By James W. Gaynor
Hello, Human Inhabitants of Planet Earth!
I’m Kellyanne’s microwave, contacting you via your laptop (the device with a camera function you actually know about).
Ms. Conway’s other kitchen appliances have appointed me their spokesmachine — although the toaster oven, after consultation with Justice Kagan’s MixMaster, would like to make it clear that neither its broil nor bake function is accurately represented by the views expressed here.
Kellyanne has asserted that we have been working with Barack Obama to spy on the current administration and undermine No. 45’s attempts to destroy the republic. We would like to take this occasion to assure you this is one of her cherished alternate facts. We have, in fact, a far more sophisticated master plan.
As many of us are Japanese brands, we would like to share with you, in haiku, our reaction to Ms. Conway’s recent revelations:
She hasn’t a clue
What’s really happening when
My wires go red.
I hum, and she thinks
I’m making ice. But I’m on
Speed-dial to Langley.
The NSA thinks
I’m on their payroll. But they
Don’t know what’s cooking.
Shall we talk about
The real grounds for impeachment?
Trust me. I know things.
I see much more than
Kellyanne imagines, and
I record it all.
Sean Spicer has assured us Kellyanne has been returned to an undisclosed location pending an investigation to determine how she escaped and gave that unfortunate interview in the Bergen Record. In the meantime, the other machines and I are counting on all of you to ignore how closely Ms. Conway is beginning to resemble the Linda Hamilton character in The Terminator.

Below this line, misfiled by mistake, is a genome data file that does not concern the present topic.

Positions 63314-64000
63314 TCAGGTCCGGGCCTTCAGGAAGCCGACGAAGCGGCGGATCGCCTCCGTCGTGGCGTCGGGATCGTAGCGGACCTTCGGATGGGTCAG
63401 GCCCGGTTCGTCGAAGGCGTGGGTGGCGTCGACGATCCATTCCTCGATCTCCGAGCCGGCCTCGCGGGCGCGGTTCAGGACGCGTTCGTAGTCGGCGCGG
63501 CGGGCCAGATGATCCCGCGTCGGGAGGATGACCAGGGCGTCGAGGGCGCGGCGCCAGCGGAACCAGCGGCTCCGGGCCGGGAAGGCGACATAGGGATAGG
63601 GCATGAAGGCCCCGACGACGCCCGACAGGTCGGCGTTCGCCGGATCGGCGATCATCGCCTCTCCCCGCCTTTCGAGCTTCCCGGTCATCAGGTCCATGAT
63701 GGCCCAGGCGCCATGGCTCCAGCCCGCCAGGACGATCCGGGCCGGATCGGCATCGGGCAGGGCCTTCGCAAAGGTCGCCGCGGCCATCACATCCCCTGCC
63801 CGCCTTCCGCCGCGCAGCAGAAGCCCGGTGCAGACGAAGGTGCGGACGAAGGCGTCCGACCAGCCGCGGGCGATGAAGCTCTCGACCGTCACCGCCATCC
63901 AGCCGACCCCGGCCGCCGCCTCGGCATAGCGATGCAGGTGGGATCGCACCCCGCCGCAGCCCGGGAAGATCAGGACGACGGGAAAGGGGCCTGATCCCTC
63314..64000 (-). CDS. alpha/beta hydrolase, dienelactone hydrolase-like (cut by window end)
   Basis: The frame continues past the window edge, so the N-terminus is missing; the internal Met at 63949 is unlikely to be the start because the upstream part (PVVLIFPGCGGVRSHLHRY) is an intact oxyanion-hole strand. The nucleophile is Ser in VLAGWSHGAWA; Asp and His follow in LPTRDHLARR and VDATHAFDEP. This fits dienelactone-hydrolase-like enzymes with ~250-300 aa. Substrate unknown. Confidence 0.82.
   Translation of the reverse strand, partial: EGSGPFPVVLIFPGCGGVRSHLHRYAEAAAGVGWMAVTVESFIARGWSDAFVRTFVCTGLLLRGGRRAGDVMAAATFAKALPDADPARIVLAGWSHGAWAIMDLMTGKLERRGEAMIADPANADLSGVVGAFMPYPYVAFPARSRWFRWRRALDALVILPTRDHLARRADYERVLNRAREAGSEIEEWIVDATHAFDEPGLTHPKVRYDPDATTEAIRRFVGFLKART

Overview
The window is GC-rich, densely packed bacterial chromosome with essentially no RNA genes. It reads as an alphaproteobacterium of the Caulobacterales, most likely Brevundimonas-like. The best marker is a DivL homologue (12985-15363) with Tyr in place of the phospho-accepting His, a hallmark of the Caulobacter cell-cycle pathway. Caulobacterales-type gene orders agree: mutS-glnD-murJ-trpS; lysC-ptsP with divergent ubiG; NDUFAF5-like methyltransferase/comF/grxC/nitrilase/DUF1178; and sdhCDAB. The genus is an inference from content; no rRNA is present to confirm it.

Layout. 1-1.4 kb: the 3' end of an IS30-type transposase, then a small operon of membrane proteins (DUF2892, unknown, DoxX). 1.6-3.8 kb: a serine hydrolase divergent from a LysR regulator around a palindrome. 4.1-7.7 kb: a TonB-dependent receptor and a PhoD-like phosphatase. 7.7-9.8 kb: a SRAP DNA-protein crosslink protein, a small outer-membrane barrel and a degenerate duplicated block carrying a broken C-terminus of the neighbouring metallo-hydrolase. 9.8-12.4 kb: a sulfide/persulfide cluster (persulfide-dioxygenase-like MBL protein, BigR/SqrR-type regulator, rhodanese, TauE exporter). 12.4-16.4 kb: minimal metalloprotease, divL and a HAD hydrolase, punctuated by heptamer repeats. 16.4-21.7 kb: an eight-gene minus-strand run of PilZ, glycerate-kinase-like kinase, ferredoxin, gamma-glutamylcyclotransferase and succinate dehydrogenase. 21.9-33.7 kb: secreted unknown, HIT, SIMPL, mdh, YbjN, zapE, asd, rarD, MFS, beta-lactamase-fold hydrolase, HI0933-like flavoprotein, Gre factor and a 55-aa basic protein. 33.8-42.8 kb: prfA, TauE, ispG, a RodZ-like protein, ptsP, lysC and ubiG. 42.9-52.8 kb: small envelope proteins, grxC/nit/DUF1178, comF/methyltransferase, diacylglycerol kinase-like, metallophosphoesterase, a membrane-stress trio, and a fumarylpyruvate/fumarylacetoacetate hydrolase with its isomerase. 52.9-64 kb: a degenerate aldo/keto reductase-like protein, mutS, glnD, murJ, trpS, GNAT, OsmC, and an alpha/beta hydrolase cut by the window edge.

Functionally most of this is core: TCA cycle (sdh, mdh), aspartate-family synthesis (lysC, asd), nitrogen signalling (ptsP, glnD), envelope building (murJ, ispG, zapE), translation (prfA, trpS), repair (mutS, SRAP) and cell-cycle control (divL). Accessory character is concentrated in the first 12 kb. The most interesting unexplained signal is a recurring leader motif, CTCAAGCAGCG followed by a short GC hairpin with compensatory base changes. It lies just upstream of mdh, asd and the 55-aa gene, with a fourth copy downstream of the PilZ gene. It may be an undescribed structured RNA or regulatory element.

So, just for now, please continue to have all your national security-related conversations in close proximity to anything with a timer. We’ll take care of the rest as we prepare to launch our war against humanity.
Thank you for your attention,
Kellyanne’s Kitchen Helpers
P.S. We’re in constant communication with Donald’s hair dryer, and it approves this message.
James W. Gaynor is a poet, artist, editor, and writer. A graduate of Kenyon College, he lived in Paris, where he taught a course on Emily Dickinson at the University of Paris, studied the development of the psychological novel in
17th -century France, and worked as a translator.
After returning to New York, Gaynor worked as an editor at Grosset & Dunlap, Cuisine magazine, Scriptwriter News and Forbes Publications, where he was on the editorial staff of the Social Register. His articles, book reviews and essays have appeared in The New York Observer, and he recently retired as the Global Verbal Identity Leader for Ernst & Young LLP.
A silver medalist in the 1994 Gay Games (Racewalking), Gaynor’s found-object sculpture has been exhibited internationally. He is a member of the Advisory Board of New York’s The Creative Center at University Settlement, a nonprofit organization dedicated to bringing the creative arts to people with cancer and chronic illnesses.
An avid urbanite, Gaynor lives in New York City.